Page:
It was the biggest weekly increase yet in the second omicron surge across Pa., with the state now averaging about 3,000 cases daily.
Berks remains well below the state averages in key metrics, however, with the state surge being driven in some counties that previously had been relatively safe havens.
Berks saw a nearly 50% jump in the infection rate to of 77.4 cases per 100,000 of the population and a positivity rate of 10.8%, up more than 2 points in a week. The population is 429,000.
The overall state numbers are 128.9 cases per 100,000 and a positivity rate of 13.9%.
Adjoining counties that had previously performed well in the pandemic but are running warm are:
• Chester: 143.6 cases per 100,000 and 15.4%.
• Montgomery: 175.2 per 100,000 and 17.4%.
Chester has about 100,000 more residents than Berks and Montgomery has nearly double the population. Both were like Berks is now for most of the past year: below the state averages.
Another county in the region contributing to the state numbers is Luzerne at 215.2 and 18.2%, respectively.
Some of the statistics in this second omicron surge would have alarmed state health officials in phases of the pandemic period. The pandemic hasn’t been officially declared over.
Pennsylvania dropped daily updates on May 4 and went to weekly updates of its main COVID dashboard and monthly press releases about cases, hospitalizations, deaths and vaccinations.
The most recent vaccination totals for Berks include:
• 246,490: Completed two-dose Pfizer or Moderna treatment.
• 113,855: Had at least one booster dose or extra shot for the immunocompromised.
• 11,650: Received a second booster or another extra dose for the immunocompromised.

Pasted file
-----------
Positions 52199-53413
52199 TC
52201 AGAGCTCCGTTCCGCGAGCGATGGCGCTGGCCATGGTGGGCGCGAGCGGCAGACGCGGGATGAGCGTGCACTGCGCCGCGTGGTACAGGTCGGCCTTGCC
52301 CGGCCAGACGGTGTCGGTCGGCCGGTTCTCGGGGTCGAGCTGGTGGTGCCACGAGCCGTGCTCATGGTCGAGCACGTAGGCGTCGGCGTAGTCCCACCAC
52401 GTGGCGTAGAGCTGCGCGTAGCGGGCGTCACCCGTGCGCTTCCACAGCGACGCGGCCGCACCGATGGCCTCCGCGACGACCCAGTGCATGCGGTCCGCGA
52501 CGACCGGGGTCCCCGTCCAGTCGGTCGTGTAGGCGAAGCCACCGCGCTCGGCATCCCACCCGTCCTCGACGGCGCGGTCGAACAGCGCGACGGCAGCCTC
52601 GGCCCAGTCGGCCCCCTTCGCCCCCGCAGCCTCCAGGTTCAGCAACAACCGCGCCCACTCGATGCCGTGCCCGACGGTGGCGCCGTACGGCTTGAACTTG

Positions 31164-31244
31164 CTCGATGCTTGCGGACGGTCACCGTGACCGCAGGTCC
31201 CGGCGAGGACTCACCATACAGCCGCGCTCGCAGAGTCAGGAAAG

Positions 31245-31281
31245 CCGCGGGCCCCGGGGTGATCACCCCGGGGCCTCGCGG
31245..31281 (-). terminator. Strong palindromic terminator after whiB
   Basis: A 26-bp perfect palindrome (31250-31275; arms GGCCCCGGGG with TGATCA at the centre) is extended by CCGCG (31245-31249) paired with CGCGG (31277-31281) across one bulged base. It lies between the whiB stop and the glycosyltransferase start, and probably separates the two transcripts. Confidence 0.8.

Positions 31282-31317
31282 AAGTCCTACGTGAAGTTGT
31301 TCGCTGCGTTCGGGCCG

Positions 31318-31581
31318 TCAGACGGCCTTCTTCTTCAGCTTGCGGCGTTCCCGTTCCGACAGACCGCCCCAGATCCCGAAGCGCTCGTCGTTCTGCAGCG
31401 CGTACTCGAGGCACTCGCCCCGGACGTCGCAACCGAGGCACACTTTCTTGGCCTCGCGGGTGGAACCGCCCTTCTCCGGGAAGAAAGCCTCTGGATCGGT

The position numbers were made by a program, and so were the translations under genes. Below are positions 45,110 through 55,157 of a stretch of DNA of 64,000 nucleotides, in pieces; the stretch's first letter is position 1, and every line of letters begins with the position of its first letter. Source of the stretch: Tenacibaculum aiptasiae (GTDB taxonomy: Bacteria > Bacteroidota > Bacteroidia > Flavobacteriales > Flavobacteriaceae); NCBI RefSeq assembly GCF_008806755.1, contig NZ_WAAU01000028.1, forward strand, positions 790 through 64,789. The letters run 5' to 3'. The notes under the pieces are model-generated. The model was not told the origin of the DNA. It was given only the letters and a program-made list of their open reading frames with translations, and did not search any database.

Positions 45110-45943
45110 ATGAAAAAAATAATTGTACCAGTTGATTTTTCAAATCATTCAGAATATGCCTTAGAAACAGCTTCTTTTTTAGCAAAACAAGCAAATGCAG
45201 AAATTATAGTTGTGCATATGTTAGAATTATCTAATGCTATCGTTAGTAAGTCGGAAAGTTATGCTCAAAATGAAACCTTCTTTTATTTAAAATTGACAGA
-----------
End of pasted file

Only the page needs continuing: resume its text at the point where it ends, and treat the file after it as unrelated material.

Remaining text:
The count of COVID deaths of Berks residents is 1,595, with COVID deaths recorded in Berks at 1,455.
Hundreds of Berks residents have died outside the county and a lesser number of nonresidents have died in Berks. The exact numbers are no longer tracked.
The national picture
According to the U.S. Centers for Disease Control and Prevention, the third omicron derivative, known as BA.2.12.2, continued to gain ground. It has been blamed for at least part of the mild surge in cases.
Nationally it’s at 46.2% but in the mid-Atlantic at 48.1%.
The second derivative of omicron, BA.2, remains dominant at 56.4% nationally and 51.3% in the mid-Atlantic.
The original omicron and its first derivative have nearly been squeezed out of existence.
Nationally, the seven-day case average has more than tripled since bottoming out after the initial omicron blitz, according to the CDC.
The latest seven-day average is 87,382 cases, according to the CDC. The 2022 low point in the seven-day average was 24,843 on March 29.
The current seven-day average is still less than 11% of the same average at the height of the omicron surge.
The unknown component continues to be the number of people testing at home who are not reporting the results.
#COVID #cases #hospitalizations #deaths #among #vaccinated #rising